Today I am remembering MARJORIE JANTZ who died Friday September 12. Marjorie will be remembered for her calm, wise, confident, and thoughtful nature.
Marjorie loved Rainbow and regularly prayed for this church. Marjorie was also committed to the church defined more broadly. For example, she was the first lay representative to serve on what was called the Ministerial Committee of Western District Conference from 1988-1994. My father Keith Harder actually served with Marjorie on this committee. Many lay people, he said, would have felt intimidated by this committee because up until that point, the committee had consisted of mostly ordained, male pastors who were responsible for reviewing, affirming, and sometimes disciplining other male pastors. My dad said if she was intimidated, it didn’t show. Former WDC Conference Minster Marvin Zehr put it this way: “Marjorie was a very devoted and gifted member of the committee and a strong advocate of women in ministry.” Marjorie led by example and many people at Rainbow remember her as the first female moderator of this congregation.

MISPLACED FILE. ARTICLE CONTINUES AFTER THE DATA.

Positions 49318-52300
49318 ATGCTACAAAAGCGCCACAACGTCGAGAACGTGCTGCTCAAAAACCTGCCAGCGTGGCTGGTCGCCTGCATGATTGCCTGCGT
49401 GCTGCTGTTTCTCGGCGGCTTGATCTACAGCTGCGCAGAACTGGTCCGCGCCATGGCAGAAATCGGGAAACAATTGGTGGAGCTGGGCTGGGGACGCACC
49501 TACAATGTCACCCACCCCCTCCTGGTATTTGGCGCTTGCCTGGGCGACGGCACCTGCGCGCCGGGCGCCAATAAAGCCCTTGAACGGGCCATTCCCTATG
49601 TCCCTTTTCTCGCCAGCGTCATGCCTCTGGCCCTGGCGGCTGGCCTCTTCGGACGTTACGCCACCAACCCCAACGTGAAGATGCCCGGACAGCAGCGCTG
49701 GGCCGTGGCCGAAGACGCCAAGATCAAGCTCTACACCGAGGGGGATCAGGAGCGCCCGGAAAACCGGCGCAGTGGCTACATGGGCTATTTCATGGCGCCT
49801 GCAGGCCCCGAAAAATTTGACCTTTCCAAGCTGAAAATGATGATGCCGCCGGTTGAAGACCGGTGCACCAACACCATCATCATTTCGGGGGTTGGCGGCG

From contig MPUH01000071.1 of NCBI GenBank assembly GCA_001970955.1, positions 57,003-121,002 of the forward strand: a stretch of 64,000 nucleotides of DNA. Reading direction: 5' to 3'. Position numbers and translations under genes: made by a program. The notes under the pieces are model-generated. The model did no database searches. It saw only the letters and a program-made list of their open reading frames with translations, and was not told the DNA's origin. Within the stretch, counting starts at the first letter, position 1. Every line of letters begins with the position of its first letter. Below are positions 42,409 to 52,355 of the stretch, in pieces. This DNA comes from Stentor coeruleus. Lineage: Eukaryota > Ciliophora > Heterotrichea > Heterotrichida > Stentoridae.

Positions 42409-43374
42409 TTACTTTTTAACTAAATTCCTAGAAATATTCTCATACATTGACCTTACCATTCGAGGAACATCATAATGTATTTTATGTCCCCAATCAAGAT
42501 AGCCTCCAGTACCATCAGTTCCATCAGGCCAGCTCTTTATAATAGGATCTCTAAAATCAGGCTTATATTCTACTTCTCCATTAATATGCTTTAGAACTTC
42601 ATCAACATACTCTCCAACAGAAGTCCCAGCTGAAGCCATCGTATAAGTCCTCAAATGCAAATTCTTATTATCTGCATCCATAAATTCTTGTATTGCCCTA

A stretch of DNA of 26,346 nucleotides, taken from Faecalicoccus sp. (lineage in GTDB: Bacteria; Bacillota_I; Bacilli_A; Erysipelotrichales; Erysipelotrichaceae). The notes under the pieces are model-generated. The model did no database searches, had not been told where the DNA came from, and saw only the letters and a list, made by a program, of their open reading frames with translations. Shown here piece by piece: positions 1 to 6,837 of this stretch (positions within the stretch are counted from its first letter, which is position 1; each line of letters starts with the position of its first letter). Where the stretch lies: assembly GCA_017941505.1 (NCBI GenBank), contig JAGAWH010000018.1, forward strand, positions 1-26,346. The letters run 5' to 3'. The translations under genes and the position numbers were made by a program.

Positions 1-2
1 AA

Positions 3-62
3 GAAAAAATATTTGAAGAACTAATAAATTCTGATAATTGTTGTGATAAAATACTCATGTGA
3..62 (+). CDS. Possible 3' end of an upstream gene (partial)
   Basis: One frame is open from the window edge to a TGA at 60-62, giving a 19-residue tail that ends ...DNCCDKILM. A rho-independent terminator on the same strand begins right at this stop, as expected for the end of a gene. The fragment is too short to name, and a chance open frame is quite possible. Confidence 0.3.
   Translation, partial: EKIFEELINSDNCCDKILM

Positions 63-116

There is no doubt that Marjorie will be remembered as a champion for women, especially women pastors. She was aware of the many glass ceilings, including stained glass ceilings, that were preventing women from exercising their full leadership potential in the church. Of course, Marjorie was a champion of many causes including improving the quality of life for seniors. Still, my remembering of Marjorie this week will include celebrating her advocacy for women in ministry. And what better to do that than share this slideshow:
This post wouldn’t be complete without giving a shout-out to Joshua Smith who is also a MDiv student at Central Baptist Theological Seminary. Working for gender equality after all is not about devaluing men! When I took these photos, it appeared as though Joshua was locked in a library?!
Ack! Correct that, even. I just copied and pasted what I wrote above and didn’t get to the site. Try:
Noted! Just changed it.
Hey, Ruth, just as you posted this, CBTS was updating its website. Among the changes, it dropped the “s” from “https:” The address is now http:www.cbts.edu